It's obvious that the Miami Heat are talented enough to match or exceed the 1995-96 Chicago Bulls' NBA record of 72 wins in a season. The Heat's trio of
So the smart money would be against the Heat's wiping the Bulls from the record books, if only because Miami has so little margin for error. But it's not just that. There were also a set of circumstances that were conducive to the Bulls' becoming dominant 15 years ago. Many of those circumstances aren't in Miami's favor in 2010. Here are a few of them:
The Bulls didn't have to concern themselves with such a high bar when they reported to training camp in the fall of 1995. As strange as it may sound in retrospect, hardly anyone expected
Then there was Jordan himself, who had returned to the NBA after a stint in baseball halfway through the previous season, to mixed results. He dropped 55 points on the Knicks in Madison Square Garden in his first week back, but the year ended with a humbling playoff loss to Orlando in which His Airness had looked very mortal. Believe it or not, there was a school of thought that suspected Jordan might have lost his mojo.
But those doubts might have been a blessing in disguise because they allowed the Bulls to build up steam somewhat gradually. They started 5-0, then lost, then won five more before they lost again. Imagine if the Heat are 10-2 after 12 games. They'll probably find themselves answering questions about what's gone wrong.
The relationship was so impersonal that, off the court, Jordan and Pippen barely exchanged a word with Rodman for most of training camp. "We have a good relationship," Rodman said during camp, with his unique brand of logic. "We don't talk to each other, but we have a good relationship." It was particularly hard for Pippen to roll out a welcome mat for Rodman, since the Bulls' second banana still carried a scar under his chin from being pushed into first row of seats by Rodman during the 1991 playoffs, for which the Worm had been fined $5,000. "No, I have not had a conversation with Dennis," Pippen said during that preseason. "I've never had a conversation with Dennis in my life, so I don't think that's anything new."
But team chemistry isn't necessarily about liking each other; it's about having individual styles that mesh, and the Bulls' big three had that. Jordan and Pippen had been a perfect partnership for years, and Rodman's game complemented them perfectly. Despite his personal peccadilloes, he was a serious student of rebounding. I remember his studying film in the locker room before games while his teammates mostly listened to their headphones. If he was in the mood, Rodman would give impromptu rebounding seminars during those sessions.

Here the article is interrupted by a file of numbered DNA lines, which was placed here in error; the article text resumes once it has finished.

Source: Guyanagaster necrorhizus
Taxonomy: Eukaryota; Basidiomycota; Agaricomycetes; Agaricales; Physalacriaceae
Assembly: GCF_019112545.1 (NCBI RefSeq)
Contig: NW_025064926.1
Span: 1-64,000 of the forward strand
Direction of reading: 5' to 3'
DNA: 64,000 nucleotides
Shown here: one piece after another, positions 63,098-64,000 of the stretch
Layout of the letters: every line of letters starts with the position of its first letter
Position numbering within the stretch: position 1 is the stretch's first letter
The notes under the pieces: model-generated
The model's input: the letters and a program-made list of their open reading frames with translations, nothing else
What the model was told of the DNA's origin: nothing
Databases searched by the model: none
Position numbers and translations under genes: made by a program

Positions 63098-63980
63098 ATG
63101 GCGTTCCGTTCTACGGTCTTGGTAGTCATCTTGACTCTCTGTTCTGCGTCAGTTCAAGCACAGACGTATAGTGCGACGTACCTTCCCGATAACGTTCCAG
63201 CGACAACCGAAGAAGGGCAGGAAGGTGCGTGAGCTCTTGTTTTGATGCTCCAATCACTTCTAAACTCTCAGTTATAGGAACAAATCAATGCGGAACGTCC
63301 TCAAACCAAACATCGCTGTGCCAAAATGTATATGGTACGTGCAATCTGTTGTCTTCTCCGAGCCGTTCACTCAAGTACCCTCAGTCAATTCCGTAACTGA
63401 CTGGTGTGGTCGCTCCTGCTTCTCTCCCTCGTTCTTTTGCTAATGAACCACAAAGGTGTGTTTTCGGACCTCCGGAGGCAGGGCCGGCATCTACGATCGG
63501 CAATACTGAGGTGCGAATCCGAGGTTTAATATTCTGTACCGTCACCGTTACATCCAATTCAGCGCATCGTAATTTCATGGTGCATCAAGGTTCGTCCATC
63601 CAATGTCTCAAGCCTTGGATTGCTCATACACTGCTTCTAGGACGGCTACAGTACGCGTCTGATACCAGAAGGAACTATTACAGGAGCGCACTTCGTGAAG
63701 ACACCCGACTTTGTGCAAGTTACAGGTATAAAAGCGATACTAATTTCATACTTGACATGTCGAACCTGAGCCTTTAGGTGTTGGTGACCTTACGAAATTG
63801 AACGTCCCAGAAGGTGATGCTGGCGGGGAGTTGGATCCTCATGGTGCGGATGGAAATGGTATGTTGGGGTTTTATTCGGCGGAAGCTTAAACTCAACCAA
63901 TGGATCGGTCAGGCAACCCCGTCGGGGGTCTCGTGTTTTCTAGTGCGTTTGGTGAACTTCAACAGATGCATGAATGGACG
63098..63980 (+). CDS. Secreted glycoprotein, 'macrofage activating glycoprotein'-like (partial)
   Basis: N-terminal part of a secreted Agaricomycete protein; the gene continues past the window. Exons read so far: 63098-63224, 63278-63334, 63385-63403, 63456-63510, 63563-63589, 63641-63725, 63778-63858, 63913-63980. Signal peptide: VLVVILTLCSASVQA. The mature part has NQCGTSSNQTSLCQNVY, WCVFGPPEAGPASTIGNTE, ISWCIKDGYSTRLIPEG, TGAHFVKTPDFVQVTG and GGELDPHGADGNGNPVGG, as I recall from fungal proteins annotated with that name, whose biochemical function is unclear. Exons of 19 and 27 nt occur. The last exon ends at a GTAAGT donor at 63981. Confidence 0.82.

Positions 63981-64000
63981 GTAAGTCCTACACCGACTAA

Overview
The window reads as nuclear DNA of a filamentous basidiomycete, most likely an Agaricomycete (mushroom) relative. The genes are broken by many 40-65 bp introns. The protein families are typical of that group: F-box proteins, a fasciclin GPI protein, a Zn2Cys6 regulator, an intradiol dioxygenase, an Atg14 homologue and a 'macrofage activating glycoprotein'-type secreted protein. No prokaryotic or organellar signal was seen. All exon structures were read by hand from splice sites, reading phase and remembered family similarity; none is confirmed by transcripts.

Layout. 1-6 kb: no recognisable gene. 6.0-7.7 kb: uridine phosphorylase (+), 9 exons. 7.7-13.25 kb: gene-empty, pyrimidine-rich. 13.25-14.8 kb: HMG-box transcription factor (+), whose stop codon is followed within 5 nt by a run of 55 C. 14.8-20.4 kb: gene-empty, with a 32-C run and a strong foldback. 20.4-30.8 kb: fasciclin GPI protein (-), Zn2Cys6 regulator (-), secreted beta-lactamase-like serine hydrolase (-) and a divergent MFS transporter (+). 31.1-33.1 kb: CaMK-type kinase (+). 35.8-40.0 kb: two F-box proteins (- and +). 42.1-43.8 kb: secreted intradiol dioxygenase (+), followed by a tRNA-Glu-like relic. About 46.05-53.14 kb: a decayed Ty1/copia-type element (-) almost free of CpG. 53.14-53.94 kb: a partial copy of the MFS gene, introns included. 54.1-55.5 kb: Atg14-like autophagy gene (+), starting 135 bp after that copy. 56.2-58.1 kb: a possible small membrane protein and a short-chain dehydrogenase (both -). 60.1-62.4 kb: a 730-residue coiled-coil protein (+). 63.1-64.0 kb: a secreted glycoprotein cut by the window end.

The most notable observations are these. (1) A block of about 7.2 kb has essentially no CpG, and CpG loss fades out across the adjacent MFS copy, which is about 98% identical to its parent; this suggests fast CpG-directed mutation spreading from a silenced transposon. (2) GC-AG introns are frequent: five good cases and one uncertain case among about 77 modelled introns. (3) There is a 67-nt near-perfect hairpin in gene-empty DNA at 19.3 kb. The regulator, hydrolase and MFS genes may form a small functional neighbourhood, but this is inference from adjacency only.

He would show you that almost every time Jordan missed from the top of the key, the rebound would come off to the right side, and how
So even if Jordan and Pippen weren't exactly Rodman's buddies, their games were a perfect match. Conversely, James, Wade and Bosh may be BFFs, but there is no guarantee that their styles will be an immediate match. If they're going to get to 72 wins or more, there isn't much time for their games to get to know each other.
For the Heat, the leadership question doesn't have such obvious answers. It is Wade's town, but is it now James' team? Will the two stars defer to each other too much? Not enough? Can Bosh find enough shots in a third-banana role that he's never filled before?
The issue gets even murkier when it comes to coaching leadership.
Though the Bulls didn't survive the season untouched by injury, they were fortunate that Jordan started all 82 games and Pippen missed only five. Before the first game of the playoffs in '96, which the Bulls swept through with only three losses, Jackson was asked what he thought the biggest key to the record-breaking regular season was. He pointed over to Jordan, who was out on the court early, shooting jumpers. "The biggest thing," Jackson said, "was that he came back, and his body held up so well. That was our great good fortune."
There is no telling if fortune will smile as warmly on the Heat this season. So many pieces have to fall into place, and quickly, if they are to make a serious run at the record. Possible? Yes. But 72 wins or more is still a longer shot than even James, Wade or Bosh has ever made.